“Yo Irish!”, perfectly executed dialogue by the very talented Abduwali Muse played by Barkhad Abdi. Barkhad is a Somali-born American national. Ironic, as the movie plays on those lines as well.
It was date night mid-week and a rarity with Abeer in his rare generous mood. I mean the kind that takes me by surprise with thoughtful little gifts and an impromptu dinner to follow. Divided treats where we tried to outdo each other to do something for one another. Off late everything seemed a bit flat with even plans being cancelled last minute. I had internalized the lividness brought on by a recent evening where I looked forward to going south side with him; which was planned and conveniently ditched for a cold beer and prawns to follow. The lividness was considered made-up for (in my mental check book)!
That’s ok. Life’s such anyways. Even a beer and signature Jai-Jawan prawns were a far cry from my days spent staring at a feeble father and catering to his recovery 24x7, always waiting for that lil spark. THIS particular evening goes in my catalogue of memories to save. We indulged. No caviar or champagne. Just a good ol’ movie, flowing food, funny conversations and a bit of naughtiness.
Captain Phillips had been on our agenda. I love Tom Hanks and had unintentionally caught nearly every flick he had worked in. There is a mundane genius to him. I am drawn to people who are walking geniuses in plain clothes and maybe a little gruffness to them. In that rough no-fuss exterior lies a bunch of molecules all similar to mine but aligned in a peculiarly brilliant manner. Nothing flashy about his role or get up and yet I was easily taken in. I guess his real skills poured in at the final minutes of the movie where a shocked and shaken Capt. Phillips is rescued, medically examined and reassured that he was safe. He stammered and struggled to express himself both physically and verbally – much like my daddy in his bedridden ICCU state. The medic comforted and interacted with him – much like the doctors and I did on a daily basis with dad. The likeness hit me hard and I tried not to let the tear glands win.
Coming to Barkhad who played the genius Somali pirate captain. I think this guy is a find. Held his own in a cast of veterans and had tremendous screen presence. He took me back to Nigeria and Benin and the surrounding African past that I had the rich privilege of experiencing and sadly leaving behind. He reminded me of the countless stories and sordid living that the ‘blacks’ were subjected to everywhere. In my explicit opinion, color is the single biggest racial discrimination and struggle that has dogged this earth since early man. And not because I am biased, but from the very beginning my kiddie eyes couldn’t escape how absolutely stunning Africans were. They just are and there is such sheen and glow in black. Which no one really sees.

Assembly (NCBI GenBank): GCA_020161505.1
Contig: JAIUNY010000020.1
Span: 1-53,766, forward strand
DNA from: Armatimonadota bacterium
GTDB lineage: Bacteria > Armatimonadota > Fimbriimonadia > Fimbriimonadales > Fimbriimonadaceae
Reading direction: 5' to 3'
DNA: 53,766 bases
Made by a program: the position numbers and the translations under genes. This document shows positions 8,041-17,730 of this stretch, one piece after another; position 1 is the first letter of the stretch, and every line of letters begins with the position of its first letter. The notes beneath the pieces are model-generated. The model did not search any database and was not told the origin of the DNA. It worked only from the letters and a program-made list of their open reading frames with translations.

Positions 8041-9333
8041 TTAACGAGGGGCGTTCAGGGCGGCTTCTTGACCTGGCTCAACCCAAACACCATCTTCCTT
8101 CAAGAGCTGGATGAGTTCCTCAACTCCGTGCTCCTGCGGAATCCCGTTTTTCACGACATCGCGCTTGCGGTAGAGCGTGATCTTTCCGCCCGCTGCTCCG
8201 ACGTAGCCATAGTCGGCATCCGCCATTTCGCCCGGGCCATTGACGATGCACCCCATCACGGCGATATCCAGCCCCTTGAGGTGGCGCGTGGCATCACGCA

However, I saw them always in tatters, wild colors, tribal surroundings and garb, destitute most times, a rare escape of laughter and that tubelight like smile – as if they would be killed if they let a grin escape. Their disheveled look never bothered me, pale nails and barely there footwear (mostly never there) also didn’t let me judge them. They were just beautiful people: misused, mistrusted, misjudged and misspoken about. They were exploited and robbed, beaten and trampled upon, screamed at and rarely ever heard. Their version of luxury was to be recognized as an individual and enjoy civil and basic rights. It never happened and most 3rd world countries will not let that happen.
The movie depiction of a remote fishing village full of fishermen (read pirates for hire) was a near accurate 1 – dry, destitute village mostly filled with men high on amphetamine addictive khat leaves and ready to blaze and gun down anything and anyone. Desperation drives these skeletal mortals to punish, however brutally, whoever irked them at anytime. And this when they lacked clean water and food – worse still the scarcity of khat. This takes me back to Lagos, Nigeria. Sure I didn’t live with pirate-like people but I sure did witness and hear their mistreatment. Another ironically common factor being that all of them screamed, fought and shed blood and flesh (literally) for causes and people which gave them and their families no security or returns in any shape or form. No money, no food, no safety, no respite.
Then what drives them? Anger and an agenda for vengeance running in their blood stream from the moment they touched down on the red African soil? I think that being 1. That beautiful earthy and rich as hell soil and ground. So many treasures. So many pirates. So little hope. I hope I’m wrong.
Eu amo a África!